Groupon CEO Gone, Will it Matter?

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Groupon (NASDAQ: GRPN) CEO and founder Andrew Mason is out of a job. In a message to Groupon employees, Mason spilled the news explaining he’d been fired and that if they didn’t know why they hadn’t been paying attention. This comes on the heels of a disastrous quarter and a stock price at nearly a quarter of its initial list price. During the earnings release a Groupon spokesman took questions that led to an awkward moment foreshadowing the firing. When asked whether the company’s poor performance would affect Mason’s job, the spokesman responded with a terse statement: “He’s here today.” The day after was a different story, but does it really change much for the company?

One of the biggest issues with Groupon is its business model. While the company sparked plenty of interest early, even eliciting a $6 billion offer from Google (NASDAQ: GOOG), competition and inherent weaknesses in the model have taken their toll. Upon being spurned Google started its own daily deal site, Google Offers, and countless other firms have joined the daily deal space. Retail giant Amazon (NASDAQ: AMZN) also threw its hat in the ring, investing in D.C.-based LivingSocial. Amazon owns slightly less than a third of the company, which is generally acknowledged as Groupon’s closest competitor.

Competition notwithstanding, it’s unclear whether the business model can consistently generate a profit. The company’s first IPO filing indicated $60.6 million in operating income for 2010 but relied on a non-GAAP metric many deemed misleading. Upon restatement the company reported an operating loss of $420 million for the year in question. The company has struggled to turn a profit, though it appears to be a common trend in the deals space. In January, an Amazon filing revealed LivingSocial had a net loss of $650 million for 2012, after losing $499 million the year before. Perhaps even more discouraging is the fact that LivingSocial’s loss came after doubling its revenue from the previous year. Amazon now values its portion of the company at $52 million as of year-end, down from $94 million three months prior. Even Google has struggled to make Offers work, gaining little traction despite being part of one of the web’s most visible brands. At this point Offers has taken a backseat to any number of Google initiatives, but even that highlights the weakness of the deals market.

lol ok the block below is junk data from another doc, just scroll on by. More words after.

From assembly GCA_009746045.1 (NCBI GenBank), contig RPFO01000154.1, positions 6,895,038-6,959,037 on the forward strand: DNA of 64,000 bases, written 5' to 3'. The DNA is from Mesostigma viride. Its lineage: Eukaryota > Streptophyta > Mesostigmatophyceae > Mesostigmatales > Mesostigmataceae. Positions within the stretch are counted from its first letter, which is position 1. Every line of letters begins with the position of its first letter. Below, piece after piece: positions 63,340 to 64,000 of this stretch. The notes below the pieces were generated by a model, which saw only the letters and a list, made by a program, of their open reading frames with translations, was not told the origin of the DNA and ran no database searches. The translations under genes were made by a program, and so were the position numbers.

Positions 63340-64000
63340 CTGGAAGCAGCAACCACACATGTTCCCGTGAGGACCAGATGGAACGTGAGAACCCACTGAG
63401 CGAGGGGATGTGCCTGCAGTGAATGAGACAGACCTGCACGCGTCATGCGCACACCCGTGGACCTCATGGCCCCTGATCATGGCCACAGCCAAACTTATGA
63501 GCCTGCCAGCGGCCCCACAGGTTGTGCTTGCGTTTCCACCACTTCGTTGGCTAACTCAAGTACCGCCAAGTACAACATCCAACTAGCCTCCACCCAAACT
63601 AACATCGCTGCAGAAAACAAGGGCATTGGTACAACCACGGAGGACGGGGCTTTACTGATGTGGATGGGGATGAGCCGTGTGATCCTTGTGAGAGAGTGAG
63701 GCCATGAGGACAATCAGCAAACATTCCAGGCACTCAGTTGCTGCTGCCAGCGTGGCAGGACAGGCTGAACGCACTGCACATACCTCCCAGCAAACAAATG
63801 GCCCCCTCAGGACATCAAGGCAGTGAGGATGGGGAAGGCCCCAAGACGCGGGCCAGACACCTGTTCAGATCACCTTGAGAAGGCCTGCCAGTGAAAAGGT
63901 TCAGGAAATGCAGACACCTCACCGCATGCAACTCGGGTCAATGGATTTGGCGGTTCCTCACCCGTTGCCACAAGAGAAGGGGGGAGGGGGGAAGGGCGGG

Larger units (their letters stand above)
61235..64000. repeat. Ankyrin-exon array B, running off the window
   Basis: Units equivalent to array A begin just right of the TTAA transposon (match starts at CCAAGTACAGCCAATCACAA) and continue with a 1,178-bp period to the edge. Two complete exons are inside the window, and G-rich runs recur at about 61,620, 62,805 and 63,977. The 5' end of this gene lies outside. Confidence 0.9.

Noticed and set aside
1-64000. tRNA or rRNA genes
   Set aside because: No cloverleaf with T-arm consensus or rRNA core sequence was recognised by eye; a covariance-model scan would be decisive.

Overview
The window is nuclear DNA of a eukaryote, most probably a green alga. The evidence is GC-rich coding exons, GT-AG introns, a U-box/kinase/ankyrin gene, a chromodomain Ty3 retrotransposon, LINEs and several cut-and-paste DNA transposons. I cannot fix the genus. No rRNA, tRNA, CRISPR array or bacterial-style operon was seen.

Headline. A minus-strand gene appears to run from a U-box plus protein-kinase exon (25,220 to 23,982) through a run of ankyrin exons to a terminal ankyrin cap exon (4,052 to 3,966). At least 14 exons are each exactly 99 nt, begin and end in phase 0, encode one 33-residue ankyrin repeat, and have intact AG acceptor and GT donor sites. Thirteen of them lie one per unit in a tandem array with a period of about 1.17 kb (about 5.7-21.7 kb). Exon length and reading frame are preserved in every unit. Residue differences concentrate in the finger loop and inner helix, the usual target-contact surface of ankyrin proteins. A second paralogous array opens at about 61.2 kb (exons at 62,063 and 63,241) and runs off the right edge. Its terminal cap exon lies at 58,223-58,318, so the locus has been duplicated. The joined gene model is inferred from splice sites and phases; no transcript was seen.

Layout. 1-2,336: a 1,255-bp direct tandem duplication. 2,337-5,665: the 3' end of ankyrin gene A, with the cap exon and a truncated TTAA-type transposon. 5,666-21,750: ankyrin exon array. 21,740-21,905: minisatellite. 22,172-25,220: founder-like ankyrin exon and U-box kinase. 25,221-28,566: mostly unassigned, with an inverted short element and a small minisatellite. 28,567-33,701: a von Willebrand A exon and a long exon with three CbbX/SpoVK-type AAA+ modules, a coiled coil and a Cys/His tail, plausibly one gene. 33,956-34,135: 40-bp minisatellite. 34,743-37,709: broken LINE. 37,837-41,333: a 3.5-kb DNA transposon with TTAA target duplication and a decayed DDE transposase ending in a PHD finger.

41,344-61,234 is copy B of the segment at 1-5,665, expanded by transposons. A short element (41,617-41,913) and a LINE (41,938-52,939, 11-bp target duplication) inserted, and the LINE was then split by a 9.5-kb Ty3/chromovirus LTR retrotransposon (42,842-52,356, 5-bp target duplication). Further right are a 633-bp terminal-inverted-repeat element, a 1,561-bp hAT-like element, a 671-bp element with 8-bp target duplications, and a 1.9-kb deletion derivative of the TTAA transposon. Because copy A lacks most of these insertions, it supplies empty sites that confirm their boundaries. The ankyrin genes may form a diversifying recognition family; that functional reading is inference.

The daily deal space demanded attention initially, but doesn’t seem to be able to support one, let alone the nearly 500 companies that operate in the space. Groupon has begun exploring e-commerce with its Groupon Goods, but even that may not save the company. In fact, moving from deals to online retail may be jumping out of the frying pan and into the fire. Even though Groupon currently faces numerous competitors, it is the dominant player in the deals space. A move to retail, even as a marketplace, puts it in contention with well-entrenched competition.

Pursuing retail puts it in direct contention with companies like Amazon and eBay (NASDAQ: EBAY), both of which have the assets and clout to smother Groupon. While eBay’s PayPal unit tends to dominate headlines, its marketplace and mobile businesses have been driving earnings and helping beat estimates. Mobile alone more than doubled to $13 billion in revenue, just behind the $14 billion generated by PayPal. The company also recently revamped its marketplace and has begun testing same day service in major cities, most recently rolling out a test in San José. Amazon has also started to explore same day delivery and continues to demonstrate its willingness to outspend the competition.

Currently Groupon’s core business is about delivering deals by way of email or app. As the company moves toward physical goods it adds shipping and distribution to the mix, placing additional pressure on already strained resources. This becomes particularly problematic when going head to head in the retail space, where margins are already thin. It’s hard to imagine the company squeezing profit out of an already saturated market, particularly since it is struggling in a market it currently leads. This is compounded by the fact that retail’s major players, as pointed out above, aren’t complacent and demonstrate a willingness to innovate.

Ultimately it may not matter who is at the helm, Groupon may simply be a sinking ship. Best of luck to whoever takes over--looks like they’ll need it.


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